Can you tell us about yourself and where you live?
My name is Phyllis Batumbil. I was born in Elcho Island and I grew up at Mata Mata which is an isolated area on the coast. It is the place I’ve always lived with my family, so Mata Mata is my home. Mata Mata itself is the land of Warramiri people. It is the land of my father’s great grandmother and my father established Mata Mata for us to live there. And he told us to look after the land. Later, we set up our organisation, named Marthakal, that’s an Indigenous Yolngu organisation. Changes are happening little by little because we don’t want to see something that is coming to us in a rush, so we’re going slowly, processing slowly and we have been living there for many many years.

What did you do for power before the Bushlight solar power system was installed?
We used to be living with the fire. We used to set up a fire, for cooking and that’s the only lights we have, the fire and sometimes the moon. Then half way through the 1980s we started the fuel supply for the generator power. We used to get diesel from Elcho Island. So with that diesel, we have been struggling through hardship to try to bring that diesel across to Mata Mata. It costs a lot of money, it’s too much, too expensive to buy the fuel, and to book the plane to make the charter to bring all that fuel across.
It was a bit risky for us then, because of the old people and having snakes around. Also when there’s sick people, especially the old people, they need some fans running. That’s why we needed those lights to be on with the generator. Then all of a sudden there comes a change for us. The people from Bushlight they came to visit us in 2004, they ran a workshop for us and introduced their business, how the solar power will work for us and we just couldn’t wait. We couldn’t wait because this was something new to us and we’re talking among ourselves and we agree to have that solar power. We’re so lucky with Bushlight solar power.

What changes have happened for Mata Mata since getting that solar power system?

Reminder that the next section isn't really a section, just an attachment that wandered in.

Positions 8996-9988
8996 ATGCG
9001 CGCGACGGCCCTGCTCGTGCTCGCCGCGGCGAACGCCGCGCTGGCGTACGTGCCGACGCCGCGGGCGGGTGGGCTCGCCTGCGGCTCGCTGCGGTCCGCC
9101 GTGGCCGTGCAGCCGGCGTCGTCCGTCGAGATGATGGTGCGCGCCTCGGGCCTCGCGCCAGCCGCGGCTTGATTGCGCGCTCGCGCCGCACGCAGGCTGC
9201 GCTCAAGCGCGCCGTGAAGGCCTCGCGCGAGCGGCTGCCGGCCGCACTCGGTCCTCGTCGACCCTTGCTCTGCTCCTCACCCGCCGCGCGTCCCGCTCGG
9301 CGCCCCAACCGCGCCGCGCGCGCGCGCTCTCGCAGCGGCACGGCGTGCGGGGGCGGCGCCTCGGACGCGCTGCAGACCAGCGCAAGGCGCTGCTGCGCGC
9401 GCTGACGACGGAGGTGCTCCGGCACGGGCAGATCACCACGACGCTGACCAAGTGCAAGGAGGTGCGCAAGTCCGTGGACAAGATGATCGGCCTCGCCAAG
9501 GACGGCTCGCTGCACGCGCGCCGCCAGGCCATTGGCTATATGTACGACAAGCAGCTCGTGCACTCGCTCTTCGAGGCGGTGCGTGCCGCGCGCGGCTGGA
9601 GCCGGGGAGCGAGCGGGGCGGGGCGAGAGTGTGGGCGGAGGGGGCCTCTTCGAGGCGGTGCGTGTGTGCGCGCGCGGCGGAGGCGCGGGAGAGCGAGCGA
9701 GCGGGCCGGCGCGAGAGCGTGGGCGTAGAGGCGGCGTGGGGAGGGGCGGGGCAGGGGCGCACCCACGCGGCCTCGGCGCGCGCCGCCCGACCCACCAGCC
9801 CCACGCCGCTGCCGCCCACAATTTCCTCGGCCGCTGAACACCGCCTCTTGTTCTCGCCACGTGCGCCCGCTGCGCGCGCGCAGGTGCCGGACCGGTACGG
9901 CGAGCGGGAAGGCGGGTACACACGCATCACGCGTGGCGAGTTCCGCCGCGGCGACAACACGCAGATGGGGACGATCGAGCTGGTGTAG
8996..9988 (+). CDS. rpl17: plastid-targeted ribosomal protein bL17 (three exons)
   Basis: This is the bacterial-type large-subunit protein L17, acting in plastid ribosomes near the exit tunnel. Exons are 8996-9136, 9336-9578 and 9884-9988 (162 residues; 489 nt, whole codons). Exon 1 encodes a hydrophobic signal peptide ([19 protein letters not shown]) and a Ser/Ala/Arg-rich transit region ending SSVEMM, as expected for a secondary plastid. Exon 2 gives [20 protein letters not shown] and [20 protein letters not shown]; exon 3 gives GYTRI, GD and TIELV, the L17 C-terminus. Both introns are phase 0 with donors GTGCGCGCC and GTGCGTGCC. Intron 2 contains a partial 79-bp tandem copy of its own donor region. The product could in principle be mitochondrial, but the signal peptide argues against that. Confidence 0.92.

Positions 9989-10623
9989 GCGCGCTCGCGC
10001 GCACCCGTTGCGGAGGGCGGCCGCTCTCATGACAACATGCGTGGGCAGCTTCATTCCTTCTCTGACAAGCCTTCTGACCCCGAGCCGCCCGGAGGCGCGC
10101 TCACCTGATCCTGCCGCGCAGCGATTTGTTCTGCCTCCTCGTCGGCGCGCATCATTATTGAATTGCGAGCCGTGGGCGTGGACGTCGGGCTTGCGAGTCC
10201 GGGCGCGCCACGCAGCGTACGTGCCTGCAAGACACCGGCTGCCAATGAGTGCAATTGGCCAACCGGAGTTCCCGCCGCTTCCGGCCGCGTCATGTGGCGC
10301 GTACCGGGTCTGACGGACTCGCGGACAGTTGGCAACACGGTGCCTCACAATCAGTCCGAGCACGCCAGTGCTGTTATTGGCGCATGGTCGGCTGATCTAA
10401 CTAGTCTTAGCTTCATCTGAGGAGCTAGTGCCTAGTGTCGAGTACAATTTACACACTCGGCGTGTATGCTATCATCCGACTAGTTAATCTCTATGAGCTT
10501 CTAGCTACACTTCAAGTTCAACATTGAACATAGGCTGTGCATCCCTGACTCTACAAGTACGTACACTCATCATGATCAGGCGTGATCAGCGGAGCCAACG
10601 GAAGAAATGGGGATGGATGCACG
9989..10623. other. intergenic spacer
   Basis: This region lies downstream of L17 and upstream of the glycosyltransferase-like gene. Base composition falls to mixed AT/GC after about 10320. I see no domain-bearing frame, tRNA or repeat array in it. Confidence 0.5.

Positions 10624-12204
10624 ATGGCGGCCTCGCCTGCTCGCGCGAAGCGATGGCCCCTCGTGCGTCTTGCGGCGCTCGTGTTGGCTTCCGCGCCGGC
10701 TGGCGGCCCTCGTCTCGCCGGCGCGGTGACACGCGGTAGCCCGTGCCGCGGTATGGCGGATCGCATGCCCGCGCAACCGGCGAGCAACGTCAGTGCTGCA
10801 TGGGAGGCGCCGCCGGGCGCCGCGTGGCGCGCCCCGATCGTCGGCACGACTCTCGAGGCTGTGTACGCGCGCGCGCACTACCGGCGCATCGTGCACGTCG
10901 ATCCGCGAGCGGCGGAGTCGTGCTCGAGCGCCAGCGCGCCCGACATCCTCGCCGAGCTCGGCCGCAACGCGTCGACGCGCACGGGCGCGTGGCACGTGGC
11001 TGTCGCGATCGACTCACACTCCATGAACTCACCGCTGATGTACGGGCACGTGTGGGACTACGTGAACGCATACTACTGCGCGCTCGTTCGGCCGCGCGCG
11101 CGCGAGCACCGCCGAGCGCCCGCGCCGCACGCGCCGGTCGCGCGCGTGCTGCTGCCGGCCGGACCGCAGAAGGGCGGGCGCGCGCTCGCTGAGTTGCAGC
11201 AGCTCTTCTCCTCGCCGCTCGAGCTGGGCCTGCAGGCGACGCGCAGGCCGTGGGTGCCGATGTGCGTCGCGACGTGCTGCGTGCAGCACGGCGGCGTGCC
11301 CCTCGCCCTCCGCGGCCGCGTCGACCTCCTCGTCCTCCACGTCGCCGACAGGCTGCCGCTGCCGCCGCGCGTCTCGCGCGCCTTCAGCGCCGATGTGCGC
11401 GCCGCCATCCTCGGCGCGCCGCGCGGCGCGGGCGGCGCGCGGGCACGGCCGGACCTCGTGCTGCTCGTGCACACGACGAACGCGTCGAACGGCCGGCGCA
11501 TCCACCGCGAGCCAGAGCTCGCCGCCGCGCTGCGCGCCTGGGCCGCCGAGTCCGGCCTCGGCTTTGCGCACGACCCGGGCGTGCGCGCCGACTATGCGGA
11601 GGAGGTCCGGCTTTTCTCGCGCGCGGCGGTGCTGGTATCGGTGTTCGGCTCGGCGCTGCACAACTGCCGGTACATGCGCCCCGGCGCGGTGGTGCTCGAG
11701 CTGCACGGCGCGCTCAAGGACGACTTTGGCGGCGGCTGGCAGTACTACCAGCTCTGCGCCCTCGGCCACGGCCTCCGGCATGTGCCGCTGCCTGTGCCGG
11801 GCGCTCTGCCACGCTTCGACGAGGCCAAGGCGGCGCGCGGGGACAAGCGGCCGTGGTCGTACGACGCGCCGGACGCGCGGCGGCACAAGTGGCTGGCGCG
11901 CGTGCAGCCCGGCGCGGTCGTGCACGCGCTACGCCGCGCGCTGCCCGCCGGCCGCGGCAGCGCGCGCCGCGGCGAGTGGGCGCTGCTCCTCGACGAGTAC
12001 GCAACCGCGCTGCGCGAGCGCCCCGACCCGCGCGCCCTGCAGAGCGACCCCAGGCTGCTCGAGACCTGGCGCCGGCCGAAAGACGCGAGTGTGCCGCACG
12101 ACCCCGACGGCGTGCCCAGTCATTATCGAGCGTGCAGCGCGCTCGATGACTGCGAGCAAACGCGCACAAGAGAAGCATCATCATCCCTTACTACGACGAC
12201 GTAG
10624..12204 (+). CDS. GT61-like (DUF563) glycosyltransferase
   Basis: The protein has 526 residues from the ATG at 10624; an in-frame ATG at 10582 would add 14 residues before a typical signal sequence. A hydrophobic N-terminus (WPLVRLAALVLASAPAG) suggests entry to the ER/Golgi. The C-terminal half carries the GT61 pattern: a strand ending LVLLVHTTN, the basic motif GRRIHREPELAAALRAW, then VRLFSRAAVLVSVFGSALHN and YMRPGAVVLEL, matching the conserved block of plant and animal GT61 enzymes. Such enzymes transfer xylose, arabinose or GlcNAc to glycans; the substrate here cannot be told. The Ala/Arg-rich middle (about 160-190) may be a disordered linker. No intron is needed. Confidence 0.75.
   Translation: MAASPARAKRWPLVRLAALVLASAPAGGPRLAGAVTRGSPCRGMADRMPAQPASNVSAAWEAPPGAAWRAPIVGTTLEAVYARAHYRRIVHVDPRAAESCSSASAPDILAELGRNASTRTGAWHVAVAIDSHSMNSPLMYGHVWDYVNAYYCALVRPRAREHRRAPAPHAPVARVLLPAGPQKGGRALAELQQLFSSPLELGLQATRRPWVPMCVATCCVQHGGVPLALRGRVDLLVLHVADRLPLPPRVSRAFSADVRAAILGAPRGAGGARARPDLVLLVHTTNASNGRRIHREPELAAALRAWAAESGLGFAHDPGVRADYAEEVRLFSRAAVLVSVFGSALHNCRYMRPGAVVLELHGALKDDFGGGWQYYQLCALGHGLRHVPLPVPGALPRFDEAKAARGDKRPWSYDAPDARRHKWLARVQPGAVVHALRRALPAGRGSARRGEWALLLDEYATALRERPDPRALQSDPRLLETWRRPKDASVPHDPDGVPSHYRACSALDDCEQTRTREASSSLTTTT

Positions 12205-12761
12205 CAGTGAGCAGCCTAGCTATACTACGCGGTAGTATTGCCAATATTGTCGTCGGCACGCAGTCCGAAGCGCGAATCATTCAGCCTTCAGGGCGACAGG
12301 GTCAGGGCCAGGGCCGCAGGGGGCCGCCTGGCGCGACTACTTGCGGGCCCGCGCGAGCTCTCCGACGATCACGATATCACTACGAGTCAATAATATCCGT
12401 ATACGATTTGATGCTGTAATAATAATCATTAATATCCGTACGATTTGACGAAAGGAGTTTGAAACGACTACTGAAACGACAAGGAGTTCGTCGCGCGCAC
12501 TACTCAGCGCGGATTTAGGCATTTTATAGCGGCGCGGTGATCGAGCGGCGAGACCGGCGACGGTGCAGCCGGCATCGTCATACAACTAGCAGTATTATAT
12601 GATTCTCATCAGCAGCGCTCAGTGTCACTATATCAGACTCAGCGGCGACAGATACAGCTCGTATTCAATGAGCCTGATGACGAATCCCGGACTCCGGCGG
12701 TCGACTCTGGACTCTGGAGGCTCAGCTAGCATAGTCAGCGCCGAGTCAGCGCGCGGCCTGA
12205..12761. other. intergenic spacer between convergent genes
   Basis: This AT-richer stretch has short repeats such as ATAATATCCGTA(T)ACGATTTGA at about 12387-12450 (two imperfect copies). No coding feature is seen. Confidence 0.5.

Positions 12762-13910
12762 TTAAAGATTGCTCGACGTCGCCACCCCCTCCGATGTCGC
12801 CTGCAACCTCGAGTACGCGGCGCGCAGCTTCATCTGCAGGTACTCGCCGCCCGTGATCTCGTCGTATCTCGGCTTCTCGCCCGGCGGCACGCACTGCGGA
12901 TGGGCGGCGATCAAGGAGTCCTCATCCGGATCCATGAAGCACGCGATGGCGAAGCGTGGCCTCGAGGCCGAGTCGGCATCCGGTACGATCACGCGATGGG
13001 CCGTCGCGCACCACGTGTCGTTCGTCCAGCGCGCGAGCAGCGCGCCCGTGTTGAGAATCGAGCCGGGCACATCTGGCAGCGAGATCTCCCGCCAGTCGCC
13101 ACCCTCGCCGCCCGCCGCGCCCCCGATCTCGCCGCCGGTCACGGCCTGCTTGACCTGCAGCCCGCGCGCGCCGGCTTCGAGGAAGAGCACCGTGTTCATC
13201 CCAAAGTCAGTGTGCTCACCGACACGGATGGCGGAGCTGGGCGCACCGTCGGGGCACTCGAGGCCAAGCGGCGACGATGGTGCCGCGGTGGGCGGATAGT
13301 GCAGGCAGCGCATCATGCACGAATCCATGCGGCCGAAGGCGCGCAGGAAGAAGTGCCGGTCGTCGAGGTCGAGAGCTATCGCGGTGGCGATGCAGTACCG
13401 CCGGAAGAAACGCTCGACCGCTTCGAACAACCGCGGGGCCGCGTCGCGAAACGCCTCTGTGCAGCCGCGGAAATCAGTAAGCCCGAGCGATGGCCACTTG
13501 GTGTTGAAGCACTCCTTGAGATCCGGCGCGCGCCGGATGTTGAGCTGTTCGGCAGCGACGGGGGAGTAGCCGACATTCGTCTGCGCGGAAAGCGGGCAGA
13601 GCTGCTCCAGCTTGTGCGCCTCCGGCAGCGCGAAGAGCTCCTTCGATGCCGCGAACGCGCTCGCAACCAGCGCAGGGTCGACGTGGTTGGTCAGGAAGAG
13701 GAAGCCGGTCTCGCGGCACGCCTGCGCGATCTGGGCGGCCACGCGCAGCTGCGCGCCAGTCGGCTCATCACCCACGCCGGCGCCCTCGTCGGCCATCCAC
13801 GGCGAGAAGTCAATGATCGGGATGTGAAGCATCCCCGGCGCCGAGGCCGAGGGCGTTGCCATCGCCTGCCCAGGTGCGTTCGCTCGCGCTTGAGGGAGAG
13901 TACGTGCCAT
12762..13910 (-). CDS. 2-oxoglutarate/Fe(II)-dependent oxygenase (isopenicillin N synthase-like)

It’s given us a big change at Mata Mata. We’re so happy, we’re sitting more relaxed, sitting back, because we’ve got our power that can run and help us through the night and during the day. It runs everything for us. So we’re just using diesel, just to back up the power. So everything works with Bushlight — washing machine, fan, power to watch the television, if you want to play the DVD, anything, you can use that power — solar power. But for the other heavy duty (appliances) like a welder or a grinder you can only use the generator. We’re looking after our solar power. Each person is volunteering, like who’s doing that and who’s doing this. So what Bushlight taught us is that the responsibility is for us. People living at Mata Mata, we are the people that are looking after everything that Bushlight has done. We’ve got the solar power working for us out in the bush so we can concentrate, we’re not thinking about travelling back to central communities. Central communities are just too much — too big, too crowded, too much noise and too much rubbish. Our kids don’t want to get a model from them. Out in the bush, on homelands, kids are being healthy and strong. People are strong, both adults and children because we’re eating fresh, we’re not eating frozen stuff.

Can you tell us about the community enterprise you’re establishing? 
Working with my yapa (sister) Nina Brown (from Bushlight), we sat down and talked about what sort of business we want to have and the first priority for me is to do my artwork, that’s why I want to run an artwork business. So we set up a plan last year to open an arts and crafts centre at Mata Mata. That’s why I need the support from Bushlight, they are my supportive team. So we’re working together, me and Bushlight and we run with that action plan for two years. My vision is setting up my business at Mata Mata, because the business I want to run belongs to Mata Mata. That’s how I see it. We can use computers on the solar power for the internet. So as soon as my arts and crafts are finished I have to put everything onto a website to sell it online. I have the voice and the confidence to empower myself and my people to do our own business, to stand on our own feet. After opening the arts and crafts business at Mata Mata, I can show those big people that I’m a black woman who can do this and that. Identify that I can do this job by myself. So that’s my vision, so every Yolngu has a job to run.

So a Bushlight solar system is being commissioned at Mapuru today, can you tell us how you’re involved? 
Today I’m at Mapuru, I’m with my team, with Bushlight because they needed me out here to help them to do their job — visiting different homelands to sit down with the Yolngu people to get all that information across. Talking with the Yolngu people here, training them, talking about the history, talking about my experience and how I’ve been looking after my Bushlight there at Mata Mata.

Thanks for telling us your story
Maynmuk, good! Because some of the people they don’t know about the bush. Lot of people living in the big cities don’t know about the bush, about Bushlight and how the Yolngu people survive in the bush. Maynmuk!

This is an edited transcript of a video interview. Phyllis Batumbil was employed by CAT as interpreter and trainer.